Urgent Care for Immunizations, Vaccinations, and Flu Shots

Urgent Care for Immunizations, Vaccinations, and Flu Shots

Immunizations, vaccinations, and flu shots are essential for preventing the onset of harmful infections, including influenza, tetanus, and hepatitis A and B. Vaccinations help the body fight off and build up an immunity to certain viral and bacterial infections, which otherwise pose a great risk to our health.

It is important to stay up to date on all necessary and highly recommended vaccinations. At our urgent care facility, we can ensure that the vaccination is administered safely.

While the body is often able to fight off infections such as influenza without too much difficulty, developing such infections naturally can lead to an extreme amount of discomfort and a risk to your long-term health. Instead, it is best to prevent the infection altogether by giving your body what it needs to effectively build up an immunity.

If you or your child are not up to date on vaccinations, confused about what vaccinations are needed or simply want to receive your annual flu shot, be sure to come in for a visit and avoid any chance of falling ill due to a preventable infection.

Facts from The World Health Organization and CDC

  • Immunization currently prevents between 2-3 million deaths each year.
  • More children are being immunized worldwide than ever before.
  • Important progress has been made in vaccine research and development, including a vaccine against malaria.
  • Vaccines serve as a frontline defense against antimicrobial resistance.
  • Without vaccination, you may be at risk for serious diseases that are still common in the U.S.
  • Vaccines are one of the safest ways to protect yourself.
  • You can still receive a chickenpox vaccination as an adult.
  • Flu shots protect against three to four different strains of the influenza virus.

Questions to Ask Your Urgent Care Provider

  • What diseases can vaccinations help prevent?
  • Will there be any side effects from the vaccinations?
  • What vaccines does my child need to stay healthy? Are they up to date on vaccinations?
  • Is this vaccination absolutely necessary? What are the chances of becoming ill without it?
  • What type of vaccination will you use? Will it be in the form of a shot?
  • What do I need to do if I have a bad reaction to the shot after I leave urgent care?
  • What ingredients are used in the vaccination?
  • Can you provide a vaccination schedule so I can stay up to date on vaccinations for me and my child?
  • Will the shot be painful? Is there anything I can do to calm my child’s nerves?
  • What are my chances of getting the flu with a flu shot? What are the chances without it?
  • How does the vaccination process work?
  • Is there anything I need to do after the shot to ensure that I do not get sick?

Flu Shots

Influenza — more commonly referred to as the flu — is a viral infection that affects the respiratory tract. The flu is commonly confused with the common cold, although they are completely separate illnesses, and the flu is often much more serious.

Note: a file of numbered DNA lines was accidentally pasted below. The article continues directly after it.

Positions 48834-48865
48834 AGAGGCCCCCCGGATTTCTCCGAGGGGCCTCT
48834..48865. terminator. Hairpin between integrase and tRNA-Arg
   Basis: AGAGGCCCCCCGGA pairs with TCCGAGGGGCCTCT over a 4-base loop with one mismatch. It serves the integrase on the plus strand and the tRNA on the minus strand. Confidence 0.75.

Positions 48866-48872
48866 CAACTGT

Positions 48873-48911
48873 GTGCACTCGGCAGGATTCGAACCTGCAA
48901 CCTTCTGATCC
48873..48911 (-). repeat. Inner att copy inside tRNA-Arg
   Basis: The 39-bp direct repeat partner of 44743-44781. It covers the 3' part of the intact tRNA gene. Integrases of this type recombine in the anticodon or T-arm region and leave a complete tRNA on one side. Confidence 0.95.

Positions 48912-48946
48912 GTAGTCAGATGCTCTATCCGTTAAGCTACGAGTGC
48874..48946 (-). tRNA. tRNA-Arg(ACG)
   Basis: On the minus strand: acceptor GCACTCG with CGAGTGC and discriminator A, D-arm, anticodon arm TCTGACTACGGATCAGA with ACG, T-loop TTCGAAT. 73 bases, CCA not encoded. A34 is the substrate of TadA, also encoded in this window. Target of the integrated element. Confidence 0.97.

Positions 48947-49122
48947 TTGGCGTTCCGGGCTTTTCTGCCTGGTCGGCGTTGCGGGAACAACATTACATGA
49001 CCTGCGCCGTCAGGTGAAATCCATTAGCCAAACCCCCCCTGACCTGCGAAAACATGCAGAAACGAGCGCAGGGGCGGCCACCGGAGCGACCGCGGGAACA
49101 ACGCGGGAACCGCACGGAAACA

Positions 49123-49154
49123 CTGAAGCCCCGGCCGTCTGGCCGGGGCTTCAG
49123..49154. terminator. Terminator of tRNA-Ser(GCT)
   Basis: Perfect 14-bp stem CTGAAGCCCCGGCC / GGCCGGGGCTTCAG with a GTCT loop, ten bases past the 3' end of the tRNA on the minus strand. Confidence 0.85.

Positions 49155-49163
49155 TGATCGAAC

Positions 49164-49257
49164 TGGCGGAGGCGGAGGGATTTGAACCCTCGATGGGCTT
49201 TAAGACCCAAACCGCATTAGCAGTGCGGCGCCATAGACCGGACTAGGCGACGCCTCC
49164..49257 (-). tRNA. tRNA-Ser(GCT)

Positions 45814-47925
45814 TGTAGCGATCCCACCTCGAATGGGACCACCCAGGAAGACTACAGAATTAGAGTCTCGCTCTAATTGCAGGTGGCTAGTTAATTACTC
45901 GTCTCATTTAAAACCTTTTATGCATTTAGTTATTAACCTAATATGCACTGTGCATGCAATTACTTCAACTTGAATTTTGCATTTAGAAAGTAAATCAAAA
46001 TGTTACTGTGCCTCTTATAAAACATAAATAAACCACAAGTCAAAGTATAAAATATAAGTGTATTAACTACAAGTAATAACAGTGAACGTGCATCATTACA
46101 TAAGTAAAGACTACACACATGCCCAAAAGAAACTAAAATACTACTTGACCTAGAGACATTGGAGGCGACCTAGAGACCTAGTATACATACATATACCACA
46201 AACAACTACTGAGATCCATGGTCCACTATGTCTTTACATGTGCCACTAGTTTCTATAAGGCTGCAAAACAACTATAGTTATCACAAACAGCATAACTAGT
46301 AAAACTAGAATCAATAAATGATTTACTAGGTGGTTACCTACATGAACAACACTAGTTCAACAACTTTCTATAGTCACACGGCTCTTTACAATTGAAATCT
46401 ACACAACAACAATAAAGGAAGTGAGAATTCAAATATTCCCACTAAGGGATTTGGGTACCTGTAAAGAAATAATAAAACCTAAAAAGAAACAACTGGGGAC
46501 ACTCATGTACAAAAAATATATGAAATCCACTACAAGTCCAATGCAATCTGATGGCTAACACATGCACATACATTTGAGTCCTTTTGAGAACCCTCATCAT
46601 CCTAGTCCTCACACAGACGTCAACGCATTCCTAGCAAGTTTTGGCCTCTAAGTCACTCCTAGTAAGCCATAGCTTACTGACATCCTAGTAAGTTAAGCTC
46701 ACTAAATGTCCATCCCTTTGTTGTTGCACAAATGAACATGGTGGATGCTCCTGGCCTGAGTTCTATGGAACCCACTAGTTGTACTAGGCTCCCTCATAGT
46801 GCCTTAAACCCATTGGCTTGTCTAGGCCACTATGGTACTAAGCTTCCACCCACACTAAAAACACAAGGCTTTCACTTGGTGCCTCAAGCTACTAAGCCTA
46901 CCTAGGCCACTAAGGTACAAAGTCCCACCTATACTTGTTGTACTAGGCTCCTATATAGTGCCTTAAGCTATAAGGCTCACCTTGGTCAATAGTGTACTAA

The main symptoms of the flu include a cough, sore throat, body aches, fatigue, and a possible fever. While in most cases it is easily treated with antiviral medication and proper rest, it is best to take precautionary measures to try and keep from contracting the flu in the first place.

One of the best ways to try and prevent the flu is with a flu shot, which is a vaccination that involves injecting a small sample of the virus into the body and allowing the body to naturally fight it off. While some may argue that having the body fight off the actual case of the flu is better for long-term prevention, depending on this strategy can be much more dangerous. There is also no evidence to support the claim that the flu contracted naturally helps build up a better immunity than receiving a shot. In most cases, receiving a flu shot does not cause any side effects, although in some instances, there may be minor flu symptoms such as fatigue and a slight fever that follow.

The best way to prevent the flu is by receiving a flu shot yearly. While you can get a flu shot at any point throughout the year, it is often best to do so during the fall season, which helps ready your immune system for the cold, winter months when the flu is the most prevalent. If you want to learn more about flu shots and how they can benefit you, be sure to consult with us.


Other Important Vaccinations and Immunizations

Along with receiving a yearly flu shot, there are several other vaccinations that can be beneficial for the prevention of various different infections. Here are common immunizations that can be administered at our urgent care facility:

  • Hepatitis A and B
  • Measles, mumps, and rubella (MMR)
  • Tetanus

While there are more vaccinations available and every individual has their own vaccination schedule, the above — along with a flu shot — are the most important to the most people.

Hepatitis is a fairly serious infection to the liver that can cause extreme fatigue, nausea and stomach pain. Fortunately, both hepatitis A and B are easily prevented by a vaccination. While hepatitis A and B can typically be fought off and a full recovery can be made, it is best to receive a vaccination and prevent its onset altogether.

Additionally, measles, mumps, and rubella can be even more of a concern then hepatitis, especially for young children. Subsequently, it is crucial to receive a vaccination for measles, mumps, and rubella — typically referred to as the MMR vaccine — in order to prevent developing these serious infections.